TOURISM trade is keeping Portland businesses busy but some bracing for possible flow-on effects from ongoing trade tensions fear it could be a "honeymoon period".
The main export market for two of the region's products, timber and rock lobster, disappeared last year as China suspended importing the products from Australia.
With no end to suspensions in sight Committee for Portland chair Steve Garner said there was "a general feeling of uncertainty" in the community.
"They know there is people hurting because they aren't carting logs," he said.
The city's Sports Power and Compleat Angler owner Bruce Elijahs said sales in the tourist season were "up on last year" but the trade tensions worried him.
"I have been here 41 years. I am not happy with what is going on with the trade," Mr Elijahs said.
"It is probably not reflecting yet, because we normally have a busy January ... We might be having a bit of a honeymoon period, but what's to come we don't really know."
Davis Print owner Michael Davis also held concerns about possible flow-on effects but said there had been no impact on the business yet.
"I know from experience if there is less wood and less wood chips going out of town, there will be less for us," he said.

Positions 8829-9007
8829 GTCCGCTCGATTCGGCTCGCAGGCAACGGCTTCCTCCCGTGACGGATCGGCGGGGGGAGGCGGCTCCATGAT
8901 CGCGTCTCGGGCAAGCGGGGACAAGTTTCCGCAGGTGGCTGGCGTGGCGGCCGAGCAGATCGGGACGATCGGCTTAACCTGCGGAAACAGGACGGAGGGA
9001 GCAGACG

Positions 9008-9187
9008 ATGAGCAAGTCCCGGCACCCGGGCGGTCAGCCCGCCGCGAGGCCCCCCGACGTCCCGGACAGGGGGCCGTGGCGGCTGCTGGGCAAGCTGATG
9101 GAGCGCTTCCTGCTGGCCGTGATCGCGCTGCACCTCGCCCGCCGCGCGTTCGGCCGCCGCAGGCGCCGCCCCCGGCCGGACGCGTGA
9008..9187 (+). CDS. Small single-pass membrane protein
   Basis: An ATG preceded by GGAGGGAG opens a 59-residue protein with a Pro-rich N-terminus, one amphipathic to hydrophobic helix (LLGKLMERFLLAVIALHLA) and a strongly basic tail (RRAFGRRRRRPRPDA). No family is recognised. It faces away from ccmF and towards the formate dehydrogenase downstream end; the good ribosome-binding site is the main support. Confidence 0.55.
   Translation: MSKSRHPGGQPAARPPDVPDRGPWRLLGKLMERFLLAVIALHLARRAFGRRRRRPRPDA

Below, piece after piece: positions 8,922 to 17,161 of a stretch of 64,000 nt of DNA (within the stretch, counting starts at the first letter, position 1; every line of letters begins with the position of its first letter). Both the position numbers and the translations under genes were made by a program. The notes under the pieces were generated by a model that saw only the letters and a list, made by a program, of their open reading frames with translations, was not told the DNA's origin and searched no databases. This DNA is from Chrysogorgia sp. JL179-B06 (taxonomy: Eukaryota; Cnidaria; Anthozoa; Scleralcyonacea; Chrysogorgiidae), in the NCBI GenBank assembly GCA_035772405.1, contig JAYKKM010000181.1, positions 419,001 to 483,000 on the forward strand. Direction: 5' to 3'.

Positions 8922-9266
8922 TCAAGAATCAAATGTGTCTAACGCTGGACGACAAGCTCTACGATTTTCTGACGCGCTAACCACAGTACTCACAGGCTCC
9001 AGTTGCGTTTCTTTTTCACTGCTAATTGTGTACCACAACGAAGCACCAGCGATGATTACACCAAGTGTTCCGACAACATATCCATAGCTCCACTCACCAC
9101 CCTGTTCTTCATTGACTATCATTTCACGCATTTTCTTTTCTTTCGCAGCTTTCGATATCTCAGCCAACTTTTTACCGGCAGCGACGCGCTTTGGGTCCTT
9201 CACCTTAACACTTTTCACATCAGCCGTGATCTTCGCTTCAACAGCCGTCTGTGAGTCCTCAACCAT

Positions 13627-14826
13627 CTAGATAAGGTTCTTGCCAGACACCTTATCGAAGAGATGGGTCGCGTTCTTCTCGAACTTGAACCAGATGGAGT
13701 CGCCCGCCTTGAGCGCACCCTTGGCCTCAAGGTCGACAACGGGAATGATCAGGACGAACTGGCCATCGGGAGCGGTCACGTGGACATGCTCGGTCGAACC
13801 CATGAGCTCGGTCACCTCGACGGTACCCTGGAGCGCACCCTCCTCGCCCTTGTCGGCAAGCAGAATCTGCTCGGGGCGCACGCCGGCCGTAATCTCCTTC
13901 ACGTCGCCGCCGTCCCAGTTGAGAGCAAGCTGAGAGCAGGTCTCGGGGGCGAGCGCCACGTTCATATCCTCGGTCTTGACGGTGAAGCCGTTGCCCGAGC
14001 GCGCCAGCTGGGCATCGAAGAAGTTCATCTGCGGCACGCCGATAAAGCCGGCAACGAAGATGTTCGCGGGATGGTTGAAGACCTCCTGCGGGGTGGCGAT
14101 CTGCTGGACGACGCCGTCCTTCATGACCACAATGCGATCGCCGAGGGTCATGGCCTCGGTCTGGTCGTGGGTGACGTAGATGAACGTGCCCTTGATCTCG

"Those companies that do that work, they will spend less with us. It's certain that will happen."
Glenelg Shire mayor Anita Rank said there were big supply chains in the timber industry and the flow-on effects could be widespread, with new markets possibly taking years to find.
"Once we get to the end of January and people go back to school and work, if we don't have people in work they won't be able to spend," Cr Rank said.
"That's when it's going to hit hardest, when the tourists have gone home and people have gone back to work."
She said she was aware of businesses "doing everything they can to keep (staff) on the books" due to the log suspensions, with some workers moving to other industries such as meat processing in Warrnambool.
"There are a number of people affected and that has huge ramifications on our town," Cr Rank said.
She said some businesses were ineligible for JobKeeper, and called for the support to be tailored to industries facing trade challenges.
"JobKeeper should be looked at industry-by-industry as need be," Cr Rank said.
"They have been affected by something that is external and out of their control. They have people on annual leave or they have been deployed to other industries."
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